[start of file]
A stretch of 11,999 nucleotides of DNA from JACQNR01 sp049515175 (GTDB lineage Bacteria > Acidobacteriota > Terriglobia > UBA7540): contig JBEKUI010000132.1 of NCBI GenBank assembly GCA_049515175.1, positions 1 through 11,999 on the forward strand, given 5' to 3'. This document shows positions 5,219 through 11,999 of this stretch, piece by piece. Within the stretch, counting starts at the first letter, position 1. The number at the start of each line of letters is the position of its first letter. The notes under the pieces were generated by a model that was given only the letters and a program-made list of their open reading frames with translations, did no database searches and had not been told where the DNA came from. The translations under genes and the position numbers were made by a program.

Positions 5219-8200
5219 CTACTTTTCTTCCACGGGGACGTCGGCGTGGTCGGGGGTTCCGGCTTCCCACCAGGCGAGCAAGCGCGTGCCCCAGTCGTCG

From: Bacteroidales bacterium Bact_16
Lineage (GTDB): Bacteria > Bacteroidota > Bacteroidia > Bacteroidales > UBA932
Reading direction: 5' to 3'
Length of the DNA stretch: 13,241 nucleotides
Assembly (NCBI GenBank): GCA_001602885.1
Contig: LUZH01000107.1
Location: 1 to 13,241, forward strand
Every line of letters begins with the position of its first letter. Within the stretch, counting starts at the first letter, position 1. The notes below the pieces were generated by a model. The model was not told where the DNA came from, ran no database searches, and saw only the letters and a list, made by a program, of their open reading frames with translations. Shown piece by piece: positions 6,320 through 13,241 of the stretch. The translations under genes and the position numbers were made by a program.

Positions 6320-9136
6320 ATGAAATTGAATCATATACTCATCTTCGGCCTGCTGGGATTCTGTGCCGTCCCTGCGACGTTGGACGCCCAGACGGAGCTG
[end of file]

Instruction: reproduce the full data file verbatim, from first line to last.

A stretch of 11,999 nucleotides of DNA from JACQNR01 sp049515175 (GTDB lineage Bacteria > Acidobacteriota > Terriglobia > UBA7540): contig JBEKUI010000132.1 of NCBI GenBank assembly GCA_049515175.1, positions 1 through 11,999 on the forward strand, given 5' to 3'. This document shows positions 5,219 through 11,999 of this stretch, piece by piece. Within the stretch, counting starts at the first letter, position 1. The number at the start of each line of letters is the position of its first letter. The notes under the pieces were generated by a model that was given only the letters and a program-made list of their open reading frames with translations, did no database searches and had not been told where the DNA came from. The translations under genes and the position numbers were made by a program.

Positions 5219-8200
5219 CTACTTTTCTTCCACGGGGACGTCGGCGTGGTCGGGGGTTCCGGCTTCCCACCAGGCGAGCAAGCGCGTGCCCCAGTCGTCG

From: Bacteroidales bacterium Bact_16
Lineage (GTDB): Bacteria > Bacteroidota > Bacteroidia > Bacteroidales > UBA932
Reading direction: 5' to 3'
Length of the DNA stretch: 13,241 nucleotides
Assembly (NCBI GenBank): GCA_001602885.1
Contig: LUZH01000107.1
Location: 1 to 13,241, forward strand
Every line of letters begins with the position of its first letter. Within the stretch, counting starts at the first letter, position 1. The notes below the pieces were generated by a model. The model was not told where the DNA came from, ran no database searches, and saw only the letters and a list, made by a program, of their open reading frames with translations. Shown piece by piece: positions 6,320 through 13,241 of the stretch. The translations under genes and the position numbers were made by a program.

Positions 6320-9136
6320 ATGAAATTGAATCATATACTCATCTTCGGCCTGCTGGGATTCTGTGCCGTCCCTGCGACGTTGGACGCCCAGACGGAGCTG